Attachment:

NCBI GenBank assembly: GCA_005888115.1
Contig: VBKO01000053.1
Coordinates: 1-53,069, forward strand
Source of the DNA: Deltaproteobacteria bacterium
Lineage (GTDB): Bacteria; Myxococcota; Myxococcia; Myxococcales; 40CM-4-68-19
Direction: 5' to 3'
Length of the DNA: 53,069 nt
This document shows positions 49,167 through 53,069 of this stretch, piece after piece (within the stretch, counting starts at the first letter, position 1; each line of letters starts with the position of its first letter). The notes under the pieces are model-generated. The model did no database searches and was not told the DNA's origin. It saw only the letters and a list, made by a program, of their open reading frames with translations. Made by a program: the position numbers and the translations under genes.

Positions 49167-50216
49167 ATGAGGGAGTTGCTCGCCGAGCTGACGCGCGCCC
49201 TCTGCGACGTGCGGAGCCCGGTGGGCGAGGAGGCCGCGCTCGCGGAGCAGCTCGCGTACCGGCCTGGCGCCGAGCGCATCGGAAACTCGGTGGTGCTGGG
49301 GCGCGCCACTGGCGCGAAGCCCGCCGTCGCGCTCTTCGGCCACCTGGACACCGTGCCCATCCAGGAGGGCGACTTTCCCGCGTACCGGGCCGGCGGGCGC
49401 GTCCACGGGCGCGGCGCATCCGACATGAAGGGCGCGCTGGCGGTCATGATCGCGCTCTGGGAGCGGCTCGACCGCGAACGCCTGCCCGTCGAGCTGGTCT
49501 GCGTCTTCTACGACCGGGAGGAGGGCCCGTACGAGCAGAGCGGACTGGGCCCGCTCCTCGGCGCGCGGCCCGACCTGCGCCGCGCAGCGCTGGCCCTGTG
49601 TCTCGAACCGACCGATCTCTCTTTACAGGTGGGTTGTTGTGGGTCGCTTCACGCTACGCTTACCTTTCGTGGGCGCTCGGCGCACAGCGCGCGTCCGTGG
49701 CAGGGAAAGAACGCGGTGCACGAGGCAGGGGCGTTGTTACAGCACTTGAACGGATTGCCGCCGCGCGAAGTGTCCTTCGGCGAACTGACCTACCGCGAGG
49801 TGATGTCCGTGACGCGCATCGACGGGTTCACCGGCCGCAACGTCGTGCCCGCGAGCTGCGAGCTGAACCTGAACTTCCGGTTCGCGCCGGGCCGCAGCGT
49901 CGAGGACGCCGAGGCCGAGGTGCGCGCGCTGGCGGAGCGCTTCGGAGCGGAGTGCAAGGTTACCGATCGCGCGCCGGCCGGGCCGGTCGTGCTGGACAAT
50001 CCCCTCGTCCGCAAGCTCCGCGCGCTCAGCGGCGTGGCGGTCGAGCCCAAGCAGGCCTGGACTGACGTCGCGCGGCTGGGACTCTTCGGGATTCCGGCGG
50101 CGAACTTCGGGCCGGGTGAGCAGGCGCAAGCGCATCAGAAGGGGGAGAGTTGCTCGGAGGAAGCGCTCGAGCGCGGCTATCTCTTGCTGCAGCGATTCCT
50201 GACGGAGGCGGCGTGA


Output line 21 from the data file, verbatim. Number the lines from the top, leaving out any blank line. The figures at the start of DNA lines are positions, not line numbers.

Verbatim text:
50201 GACGGAGGCGGCGTGA